Body and Spirit

Imperial power of every type
-       expansionism through power of persuasion and coercion
-       intentional subversive policy
-       ‘democracy’  as a social experiment
-       shared participation
Violence needed to safeguard and uphold such power
-       terrorism
-       retributive justice

Non-violent interdependence
-       mutual respect
-       promote different perspectives to increase possibilities, sanctioning differences, ‘agree to disagree’
Unjust economic relations
-       lack mentality
-       special interest lobbies, over riding the interests of others
-       suppress freedom of the press

Distributed justice
- abundance mentality
- sharing of knowledge, goods, services and wealth
- freedom of the press
Crippling grip of irrational fear
-       propaganda

Peace and ease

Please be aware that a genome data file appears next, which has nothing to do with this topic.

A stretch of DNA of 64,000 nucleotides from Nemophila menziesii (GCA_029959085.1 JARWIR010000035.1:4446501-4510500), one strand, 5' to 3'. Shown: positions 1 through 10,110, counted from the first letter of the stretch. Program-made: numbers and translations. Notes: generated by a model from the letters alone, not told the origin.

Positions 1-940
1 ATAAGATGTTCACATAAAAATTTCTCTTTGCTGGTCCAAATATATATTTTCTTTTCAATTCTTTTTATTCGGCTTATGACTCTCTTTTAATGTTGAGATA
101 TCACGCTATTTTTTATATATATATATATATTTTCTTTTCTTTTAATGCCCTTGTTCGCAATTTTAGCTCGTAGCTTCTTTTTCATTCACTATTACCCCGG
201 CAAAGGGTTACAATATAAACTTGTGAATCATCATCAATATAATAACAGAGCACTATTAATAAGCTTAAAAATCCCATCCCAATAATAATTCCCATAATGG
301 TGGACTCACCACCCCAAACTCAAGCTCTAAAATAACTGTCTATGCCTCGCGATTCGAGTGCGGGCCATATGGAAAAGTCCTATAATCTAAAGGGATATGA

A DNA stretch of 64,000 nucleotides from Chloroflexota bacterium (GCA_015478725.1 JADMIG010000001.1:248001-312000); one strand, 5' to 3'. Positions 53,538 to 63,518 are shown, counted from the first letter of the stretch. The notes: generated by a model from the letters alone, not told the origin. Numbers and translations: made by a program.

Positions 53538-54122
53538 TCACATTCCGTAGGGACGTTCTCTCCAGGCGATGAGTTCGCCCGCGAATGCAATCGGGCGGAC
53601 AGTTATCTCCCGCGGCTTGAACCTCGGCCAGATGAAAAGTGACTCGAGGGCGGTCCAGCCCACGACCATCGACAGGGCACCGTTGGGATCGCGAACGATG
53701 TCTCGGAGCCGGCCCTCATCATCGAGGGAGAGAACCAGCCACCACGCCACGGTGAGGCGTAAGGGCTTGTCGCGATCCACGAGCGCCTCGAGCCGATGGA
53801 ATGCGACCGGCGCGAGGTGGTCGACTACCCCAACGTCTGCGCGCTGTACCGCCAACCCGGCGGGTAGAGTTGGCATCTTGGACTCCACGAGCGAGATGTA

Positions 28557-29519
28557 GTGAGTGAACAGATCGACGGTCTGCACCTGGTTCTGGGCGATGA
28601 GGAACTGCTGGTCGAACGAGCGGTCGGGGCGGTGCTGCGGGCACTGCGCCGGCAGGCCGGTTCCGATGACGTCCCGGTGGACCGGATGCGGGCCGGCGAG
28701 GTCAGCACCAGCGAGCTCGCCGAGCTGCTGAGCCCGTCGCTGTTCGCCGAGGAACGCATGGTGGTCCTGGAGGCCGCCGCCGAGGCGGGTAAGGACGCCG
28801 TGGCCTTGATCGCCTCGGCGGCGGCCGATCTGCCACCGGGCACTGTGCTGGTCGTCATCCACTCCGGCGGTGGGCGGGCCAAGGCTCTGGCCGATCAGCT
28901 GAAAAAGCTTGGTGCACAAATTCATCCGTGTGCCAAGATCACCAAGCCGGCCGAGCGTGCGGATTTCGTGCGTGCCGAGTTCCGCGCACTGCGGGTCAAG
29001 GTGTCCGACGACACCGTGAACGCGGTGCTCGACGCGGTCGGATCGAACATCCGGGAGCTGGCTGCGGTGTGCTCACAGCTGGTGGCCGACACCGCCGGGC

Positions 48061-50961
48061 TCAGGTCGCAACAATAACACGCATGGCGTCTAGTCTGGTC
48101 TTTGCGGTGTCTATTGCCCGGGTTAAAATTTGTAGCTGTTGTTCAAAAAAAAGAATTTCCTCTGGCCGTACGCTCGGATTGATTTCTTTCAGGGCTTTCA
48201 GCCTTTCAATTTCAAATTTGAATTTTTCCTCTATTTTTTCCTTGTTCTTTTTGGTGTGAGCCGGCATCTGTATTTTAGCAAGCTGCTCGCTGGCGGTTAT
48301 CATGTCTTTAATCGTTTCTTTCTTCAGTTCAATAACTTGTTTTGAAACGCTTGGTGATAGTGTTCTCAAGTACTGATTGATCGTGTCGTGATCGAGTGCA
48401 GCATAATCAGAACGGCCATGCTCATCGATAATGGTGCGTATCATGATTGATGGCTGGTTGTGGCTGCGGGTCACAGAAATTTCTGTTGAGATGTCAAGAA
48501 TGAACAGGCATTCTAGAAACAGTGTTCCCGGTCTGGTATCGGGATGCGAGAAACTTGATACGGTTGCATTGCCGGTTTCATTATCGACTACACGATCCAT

-       practice of meditation, reflection, prayer
Slavery and oppression of every type
-       genocide
-       exclusion of women  in Roman Catholic Ministry
-       intellectual bias in various forms
-       uniformity

-       tolerance
-       inclusion in the ARCWP movement
-       equal opportunities, free of intellectual bias
-       diversity
Dualistic splitting between sacred and secular
-       disavowing climate change
-       exploitation of planetary life and resources

-       openness to honour scholarly research and scientific discourse
-       responsible management and sustainability of planetary resources
Human disempowerment
- poverty
- negative  ‘isms’ such as racism, despotism, nepotism,terrorism
- discrimination because of race, religion, ethnic group, gender or sexual orientation
-       positive ‘isms’ such as feminism
-       all are deemed worthy to have a say
-       equal human rights
-       #metoo and #timesup movement
Religious validation of above
-       exoneration of injustice
-       exclusion of women in Roman Catholic Ministry
-       collusion by civil powers and organized religion to maintain absolute domination of the lives and thoughts of the people.
-       conversion of indigenous natives of the Americas

Actions by the institution of Church that rebuke powers of domination
-       prayers of forgiveness